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Pulisic, McKennie show plenty of promise for US in Gold Cup

July 3, 2019
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United States' Weston Mckennie, left, and Christian Pulisic celebrate after Mckennie's goal during the first half of a CONCACAF Gold Cup soccer match against Curacao, Sunday, June 30, 2019, in Philadelphia. The United States won 1-0. (AP Photo/Matt Slocum)
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United States' Weston Mckennie, left, and Christian Pulisic celebrate after Mckennie's goal during the first half of a CONCACAF Gold Cup soccer match against Curacao, Sunday, June 30, 2019, in Philadelphia. The United States won 1-0. (AP Photo/Matt Slocum)

NASHVILLE, Tenn. (AP) — Christian Pulisic and Weston McKennie are offering hope for the future of U.S. men’s soccer while contributing plenty to its present.

After combining on the lone goal in a 1-0 CONCACAF Gold Cup quarterfinal victory over Curacao, the two 20-year-old midfielders will try to help the defending champion United States beat Jamaica in a Wednesday night semifinal. The winner plays for the title Sunday in Chicago against Mexico, which defeated Haiti 1-0 on a penalty kick in the 93rd minute in a Tuesday semifinal.

U.S. coach Gregg Berhalter describes Pulisic and McKennie as “two completely different players” whose distinct strengths enable them to complement each other.

“When you look at Christian, he’s a guy that can change a game with his skill, with his ability to find players, his ability to take players on and beat them one (on) one and deliver a final pass,” Berhalter said.

“When you look at Weston, he’s a very physically dynamic player. When you talk about being able to break a man-oriented defense, he can do it singlehandedly. When he gets the ball and starts running, players just can’t catch him.”

Pulisic and McKennie are playing integral roles in helping U.S. soccer turn the page after failing to reach the World Cup last year. They’re vital parts of the U.S. team’s long-term outlook along with Tyler Adams, another 20-year-old midfielder who is missing the Gold Cup because of a groin injury.

McKennie says he isn’t surprised that he and Pulisic have worked well together. He notes that they’ve played with each other and against each other often enough over the years that they’ve been able to establish a rhythm.

“It’s turned out the way I expected it to be,” McKennie said. “We’re pretty comfortable with each other. We know (our) movements. The chemistry is there between us.”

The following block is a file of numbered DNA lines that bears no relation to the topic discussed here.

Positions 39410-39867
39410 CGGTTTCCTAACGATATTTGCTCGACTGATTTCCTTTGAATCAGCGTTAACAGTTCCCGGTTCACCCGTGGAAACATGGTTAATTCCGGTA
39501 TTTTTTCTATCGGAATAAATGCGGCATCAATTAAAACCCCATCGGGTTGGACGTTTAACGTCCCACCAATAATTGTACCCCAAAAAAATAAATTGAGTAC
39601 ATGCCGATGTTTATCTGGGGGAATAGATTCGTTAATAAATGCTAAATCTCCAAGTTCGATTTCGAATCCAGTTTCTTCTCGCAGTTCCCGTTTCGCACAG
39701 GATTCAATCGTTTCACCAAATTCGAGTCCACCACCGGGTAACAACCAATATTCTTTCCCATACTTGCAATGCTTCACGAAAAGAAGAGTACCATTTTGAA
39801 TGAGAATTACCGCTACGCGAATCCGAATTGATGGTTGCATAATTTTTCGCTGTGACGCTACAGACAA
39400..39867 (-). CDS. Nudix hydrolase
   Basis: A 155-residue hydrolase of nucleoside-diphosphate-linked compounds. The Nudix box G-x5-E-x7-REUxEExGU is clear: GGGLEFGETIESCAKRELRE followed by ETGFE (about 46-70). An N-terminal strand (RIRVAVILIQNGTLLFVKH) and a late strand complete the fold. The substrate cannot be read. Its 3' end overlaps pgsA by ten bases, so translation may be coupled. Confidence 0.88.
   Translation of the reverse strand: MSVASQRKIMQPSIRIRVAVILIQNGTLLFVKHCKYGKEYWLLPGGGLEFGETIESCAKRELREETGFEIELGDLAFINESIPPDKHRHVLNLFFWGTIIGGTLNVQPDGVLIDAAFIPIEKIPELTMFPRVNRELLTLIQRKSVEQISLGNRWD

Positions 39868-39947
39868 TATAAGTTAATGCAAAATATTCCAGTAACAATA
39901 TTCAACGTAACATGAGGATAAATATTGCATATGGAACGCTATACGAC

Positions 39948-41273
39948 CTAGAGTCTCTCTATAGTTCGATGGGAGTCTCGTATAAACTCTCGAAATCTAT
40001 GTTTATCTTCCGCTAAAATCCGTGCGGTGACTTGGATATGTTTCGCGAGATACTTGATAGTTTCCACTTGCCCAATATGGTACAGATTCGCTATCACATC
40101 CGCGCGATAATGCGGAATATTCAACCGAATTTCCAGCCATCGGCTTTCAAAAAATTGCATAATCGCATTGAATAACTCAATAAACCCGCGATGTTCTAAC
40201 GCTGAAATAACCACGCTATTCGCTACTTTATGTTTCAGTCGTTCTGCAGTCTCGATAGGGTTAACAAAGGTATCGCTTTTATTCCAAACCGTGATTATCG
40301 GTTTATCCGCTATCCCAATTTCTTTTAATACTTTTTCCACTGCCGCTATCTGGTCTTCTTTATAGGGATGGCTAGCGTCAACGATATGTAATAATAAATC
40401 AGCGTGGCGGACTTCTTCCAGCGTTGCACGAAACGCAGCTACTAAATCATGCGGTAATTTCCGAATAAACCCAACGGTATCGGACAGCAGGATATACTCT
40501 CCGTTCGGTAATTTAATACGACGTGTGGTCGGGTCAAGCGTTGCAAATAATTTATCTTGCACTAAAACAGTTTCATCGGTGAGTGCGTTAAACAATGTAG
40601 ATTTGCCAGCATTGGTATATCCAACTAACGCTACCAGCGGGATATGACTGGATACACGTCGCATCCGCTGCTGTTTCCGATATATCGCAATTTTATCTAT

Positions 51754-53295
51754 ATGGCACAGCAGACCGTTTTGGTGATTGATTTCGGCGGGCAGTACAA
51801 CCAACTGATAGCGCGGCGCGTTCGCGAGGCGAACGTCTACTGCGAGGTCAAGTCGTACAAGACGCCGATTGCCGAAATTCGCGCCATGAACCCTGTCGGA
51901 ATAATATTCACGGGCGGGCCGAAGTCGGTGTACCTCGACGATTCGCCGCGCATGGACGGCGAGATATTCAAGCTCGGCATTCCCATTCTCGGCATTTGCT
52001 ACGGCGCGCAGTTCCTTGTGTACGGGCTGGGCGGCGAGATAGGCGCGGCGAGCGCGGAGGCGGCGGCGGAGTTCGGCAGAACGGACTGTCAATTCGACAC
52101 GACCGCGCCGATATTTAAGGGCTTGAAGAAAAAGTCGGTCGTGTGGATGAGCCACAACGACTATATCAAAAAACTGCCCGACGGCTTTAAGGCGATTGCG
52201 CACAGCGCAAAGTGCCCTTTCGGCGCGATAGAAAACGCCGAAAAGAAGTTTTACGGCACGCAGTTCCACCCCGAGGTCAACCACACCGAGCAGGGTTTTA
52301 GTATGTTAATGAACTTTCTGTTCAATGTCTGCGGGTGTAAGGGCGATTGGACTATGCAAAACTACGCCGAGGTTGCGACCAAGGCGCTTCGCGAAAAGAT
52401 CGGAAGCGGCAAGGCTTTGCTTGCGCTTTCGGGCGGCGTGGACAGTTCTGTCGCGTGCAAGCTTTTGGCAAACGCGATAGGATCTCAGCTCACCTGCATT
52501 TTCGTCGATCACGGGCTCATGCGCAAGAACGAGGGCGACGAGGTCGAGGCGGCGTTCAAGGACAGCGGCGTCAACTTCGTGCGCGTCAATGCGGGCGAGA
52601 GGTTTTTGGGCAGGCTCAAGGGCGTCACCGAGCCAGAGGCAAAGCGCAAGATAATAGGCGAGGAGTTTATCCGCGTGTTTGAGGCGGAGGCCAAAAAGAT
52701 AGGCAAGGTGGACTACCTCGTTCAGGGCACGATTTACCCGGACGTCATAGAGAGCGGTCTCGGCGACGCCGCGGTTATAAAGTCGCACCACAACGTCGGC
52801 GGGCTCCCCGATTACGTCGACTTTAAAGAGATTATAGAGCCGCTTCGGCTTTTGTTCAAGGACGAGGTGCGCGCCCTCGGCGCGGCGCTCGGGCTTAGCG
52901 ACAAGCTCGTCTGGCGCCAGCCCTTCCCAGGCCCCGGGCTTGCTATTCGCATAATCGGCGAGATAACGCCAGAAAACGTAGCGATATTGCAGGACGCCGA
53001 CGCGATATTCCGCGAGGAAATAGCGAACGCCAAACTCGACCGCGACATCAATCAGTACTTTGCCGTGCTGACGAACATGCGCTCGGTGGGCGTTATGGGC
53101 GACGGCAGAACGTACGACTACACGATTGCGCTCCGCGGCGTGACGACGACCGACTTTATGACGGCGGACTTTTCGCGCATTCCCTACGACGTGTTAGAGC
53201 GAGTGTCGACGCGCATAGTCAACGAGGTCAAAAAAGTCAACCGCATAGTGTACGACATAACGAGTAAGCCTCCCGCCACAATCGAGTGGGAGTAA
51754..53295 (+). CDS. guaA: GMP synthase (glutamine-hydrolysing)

Pulisic is the youngest U.S. player to appear in a World Cup qualifier, score an international goal or score in a World Cup qualifier — feats he accomplished before his 18th birthday. He served as the U.S. team’s captain for its victory over Curacao on Sunday.

His third assist of this Gold Cup came Sunday when he passed to McKennie, who headed the ball in from 4 yards in the 25th minute. That was the second career international goal for McKennie, who was born in America but gained his soccer skills while growing up on a military base in Germany.

“He’s a really big dominant presence,” Pulisic said. “He’s really good at winning balls. He wins everything. He’s also good with the ball, whereas I’m not as much of a ball winner but more of a creator and dribbler. I think (we’ve) worked really well together.”

Now the duo will help the U.S. face Jamaica as both teams attempt to improve upon underwhelming quarterfinal performances.

The U.S. advanced Sunday despite getting outshot as Curacao controlled the second half. Jamaica edged Panama 1-0 in its quarterfinal on Darren Mattocks’ penalty kick in the 75th minute.

These two teams know each other well.

Jamaica beat the U.S. 2-1 in a 2015 semifinal. The U.S. bounced back two years later by beating Jamaica 2-1 in the Gold Cup championship game.

The two teams met again less than a month ago, with Jamaica winning 1-0 in a June 5 exhibition at Washington, D.C.

Jamaica coach Theodore Whitmore said that friendly wouldn’t have any bearing on Wednesday’s game. The U.S. played that June 5 game without many of its key Gold Cup performers — including Pulisic and McKennie.

“It’s too different,” Whitmore said. “We can’t use the friendly against the U.S. to judge.”

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